- One of France's noblest black grape varieties, Syrah is known for its intense and distinctive perfume reminiscent of briar fruit, tar, spice and black pepper and its firm structure. One of few black grape varietals frequently vinified on its own, the best examples of Syrah come from the Northern Rhône, particularly Hermitage, but also Côte-Rôtie, Cornas, Crozes-Hermitage and St-Joseph. These wines are very astringent in their youth, though some Crozes-Hermitage and St-Joseph can be enjoyed young, relatively speaking. Given the requisite patience, though, these wines can reveal amazing complexity and secondary fruit characteristics like plum and blackcurrant as well as subtle hints of smoke and flowers. In the Southern Rhône, Syrah is used to add structure and complexity to wines dominated by Grenache and complemented by Mourvèdre, like the more immediately drinkable Côte du Rhônes, as well as the long-lived wines of Châteauneuf-du-Pape. In recent years, plantings of Syrah have spread throughout the Languedoc-Roussillon where it is produced on its own or blended with other varietals. Outside of France, the most important Syrah growing country is easily Australia, where it is called Shiraz. Quality levels here depend greatly on yields and geography, and the wines range from bold, fruity and easy-drinking to intense and ageable, like the famed Penfolds Grange. Often bottled on its own, in Australia Syrah is also can be blended with Grenache and Mourvèdre, as in the Southern Rhône, and is increasingly combined with Cabernet Sauvignon. Syrah has also been steadily increasing in popularity in California, thanks to a group of advocates called the Rhône Rangers. Its most successful iterations come from the Central and Sonoma Coasts, where winemakers are pushing boundaries and creating some incredible wines. In recent years Syrah has also found a number of proponents in Washington State, which is definitely a region to watch for this variety.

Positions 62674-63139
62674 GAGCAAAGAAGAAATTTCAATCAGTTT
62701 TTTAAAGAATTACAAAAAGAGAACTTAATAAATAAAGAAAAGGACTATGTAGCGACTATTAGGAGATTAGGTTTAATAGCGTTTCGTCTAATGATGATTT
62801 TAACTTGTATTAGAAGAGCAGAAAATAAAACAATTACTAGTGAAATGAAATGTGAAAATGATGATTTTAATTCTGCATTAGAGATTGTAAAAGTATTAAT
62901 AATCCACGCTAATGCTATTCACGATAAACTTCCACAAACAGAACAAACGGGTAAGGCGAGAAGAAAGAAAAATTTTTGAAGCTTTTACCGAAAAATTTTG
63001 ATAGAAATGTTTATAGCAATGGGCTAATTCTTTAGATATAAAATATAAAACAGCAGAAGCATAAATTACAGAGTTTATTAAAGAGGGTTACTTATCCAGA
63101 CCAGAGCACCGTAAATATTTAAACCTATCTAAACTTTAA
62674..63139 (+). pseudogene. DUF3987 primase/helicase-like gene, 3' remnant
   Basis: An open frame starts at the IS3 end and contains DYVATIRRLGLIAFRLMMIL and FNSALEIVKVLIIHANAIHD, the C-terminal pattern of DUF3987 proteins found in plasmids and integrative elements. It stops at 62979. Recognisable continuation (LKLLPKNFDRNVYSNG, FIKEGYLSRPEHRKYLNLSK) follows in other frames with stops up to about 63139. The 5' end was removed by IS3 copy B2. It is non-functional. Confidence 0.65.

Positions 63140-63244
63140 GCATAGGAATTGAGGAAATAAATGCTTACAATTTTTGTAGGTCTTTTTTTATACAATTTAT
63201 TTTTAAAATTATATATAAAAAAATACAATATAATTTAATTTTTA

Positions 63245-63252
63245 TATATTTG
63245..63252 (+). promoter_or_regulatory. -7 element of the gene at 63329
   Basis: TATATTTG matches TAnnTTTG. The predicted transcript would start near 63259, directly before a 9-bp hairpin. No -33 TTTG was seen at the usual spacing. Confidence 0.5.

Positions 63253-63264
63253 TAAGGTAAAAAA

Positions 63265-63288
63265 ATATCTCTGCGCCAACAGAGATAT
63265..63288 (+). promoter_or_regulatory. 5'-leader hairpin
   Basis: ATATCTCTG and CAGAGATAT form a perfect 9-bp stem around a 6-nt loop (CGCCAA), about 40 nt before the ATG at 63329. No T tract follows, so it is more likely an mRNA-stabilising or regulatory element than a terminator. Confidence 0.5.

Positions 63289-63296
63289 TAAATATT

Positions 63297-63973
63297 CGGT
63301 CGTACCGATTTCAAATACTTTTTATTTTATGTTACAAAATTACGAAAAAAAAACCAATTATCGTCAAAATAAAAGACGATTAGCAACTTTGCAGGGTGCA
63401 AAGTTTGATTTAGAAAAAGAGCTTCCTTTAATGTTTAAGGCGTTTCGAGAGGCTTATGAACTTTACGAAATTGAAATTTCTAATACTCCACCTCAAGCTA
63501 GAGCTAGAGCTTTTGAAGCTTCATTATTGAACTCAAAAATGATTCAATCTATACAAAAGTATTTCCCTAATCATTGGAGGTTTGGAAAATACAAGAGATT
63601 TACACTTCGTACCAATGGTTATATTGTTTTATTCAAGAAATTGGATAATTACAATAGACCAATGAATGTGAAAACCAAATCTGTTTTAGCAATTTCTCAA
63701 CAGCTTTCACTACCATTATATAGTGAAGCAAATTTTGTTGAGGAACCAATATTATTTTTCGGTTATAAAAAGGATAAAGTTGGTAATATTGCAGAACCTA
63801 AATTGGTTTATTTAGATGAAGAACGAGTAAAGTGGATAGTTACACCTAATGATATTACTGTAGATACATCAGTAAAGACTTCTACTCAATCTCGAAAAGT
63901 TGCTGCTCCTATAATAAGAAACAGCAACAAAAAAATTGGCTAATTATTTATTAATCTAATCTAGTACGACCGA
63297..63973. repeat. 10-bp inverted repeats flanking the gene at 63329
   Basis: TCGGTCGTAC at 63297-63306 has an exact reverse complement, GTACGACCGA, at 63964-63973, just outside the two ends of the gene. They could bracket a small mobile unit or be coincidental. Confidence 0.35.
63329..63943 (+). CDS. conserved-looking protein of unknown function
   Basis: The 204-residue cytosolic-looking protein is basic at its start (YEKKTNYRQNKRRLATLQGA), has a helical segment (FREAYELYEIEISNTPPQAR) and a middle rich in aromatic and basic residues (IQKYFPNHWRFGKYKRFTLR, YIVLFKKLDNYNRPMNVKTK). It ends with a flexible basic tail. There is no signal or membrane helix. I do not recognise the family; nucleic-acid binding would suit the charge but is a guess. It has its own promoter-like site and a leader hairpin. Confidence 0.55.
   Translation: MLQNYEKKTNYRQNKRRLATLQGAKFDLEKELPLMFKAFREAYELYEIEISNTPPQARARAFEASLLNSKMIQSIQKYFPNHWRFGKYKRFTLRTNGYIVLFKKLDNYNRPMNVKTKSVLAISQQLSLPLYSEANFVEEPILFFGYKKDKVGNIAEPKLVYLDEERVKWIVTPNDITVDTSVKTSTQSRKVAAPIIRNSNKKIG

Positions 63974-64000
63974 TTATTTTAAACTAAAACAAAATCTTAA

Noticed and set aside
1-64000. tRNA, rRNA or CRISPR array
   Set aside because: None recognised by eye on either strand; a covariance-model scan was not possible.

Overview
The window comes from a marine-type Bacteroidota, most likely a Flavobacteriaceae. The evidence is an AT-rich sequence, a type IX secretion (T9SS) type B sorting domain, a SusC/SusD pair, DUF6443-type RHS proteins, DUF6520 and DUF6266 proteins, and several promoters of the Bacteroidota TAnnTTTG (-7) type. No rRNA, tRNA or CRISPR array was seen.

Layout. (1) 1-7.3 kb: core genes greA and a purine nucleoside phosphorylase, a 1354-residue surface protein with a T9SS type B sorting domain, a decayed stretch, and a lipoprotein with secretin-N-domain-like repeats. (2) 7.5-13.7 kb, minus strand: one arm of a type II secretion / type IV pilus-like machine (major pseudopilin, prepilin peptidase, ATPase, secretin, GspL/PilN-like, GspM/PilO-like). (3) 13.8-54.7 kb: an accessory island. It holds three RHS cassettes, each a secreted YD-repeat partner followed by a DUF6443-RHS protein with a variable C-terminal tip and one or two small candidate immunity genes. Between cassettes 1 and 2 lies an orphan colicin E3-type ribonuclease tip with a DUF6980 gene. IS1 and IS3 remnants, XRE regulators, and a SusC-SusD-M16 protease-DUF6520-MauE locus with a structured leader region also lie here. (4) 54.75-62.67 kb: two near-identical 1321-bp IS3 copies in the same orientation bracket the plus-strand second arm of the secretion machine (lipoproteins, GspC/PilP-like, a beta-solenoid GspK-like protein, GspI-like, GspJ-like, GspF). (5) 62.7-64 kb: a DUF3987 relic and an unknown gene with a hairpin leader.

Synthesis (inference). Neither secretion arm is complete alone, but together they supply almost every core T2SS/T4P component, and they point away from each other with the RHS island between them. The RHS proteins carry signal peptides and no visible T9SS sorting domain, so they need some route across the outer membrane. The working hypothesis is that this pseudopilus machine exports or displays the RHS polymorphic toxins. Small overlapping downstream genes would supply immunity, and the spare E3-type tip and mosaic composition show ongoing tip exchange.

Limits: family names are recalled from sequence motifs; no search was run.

- When it comes to wine, France stands alone. No other country can beat it in terms of quality and diversity. And while many of its Region, Bordeaux, Burgundy and Champagne most obviously, produce wine as rare, as sought-after and nearly as expensive as gold, there are just as many obscurities and values to be had from little known appellations throughout the country. To learn everything there is to know about French wine would take a lifetime. To understand and appreciate French wine, one only has to begin tasting them. Click for a list of bestselling items from all of France.


- Legendary wine-producing region in southeast France. Stereotypically speaking, Rhone wines are high in alcohol, and the majority produced is red. The northern Rhone is best known for outstanding 100% Syrah wines from areas such as Cote Rotie and Hermitage, as well as for fabulous white wines from Condrieu (where Viognier is king). In the southern Rhone, look for spicy, full-bodied wines that are blends of Grenache, Syrah, and other varietals coming from appellations such as Chateauneuf du Pape, Gigondas, or Rasteau. Wines labeled as Cote du Rhone or Cotes du Rhone Village (a cut above generic Cotes du Rhone) are frequently found here in the US because they often represent some of the best values on the market. View our bestselling Rhone Valley wines.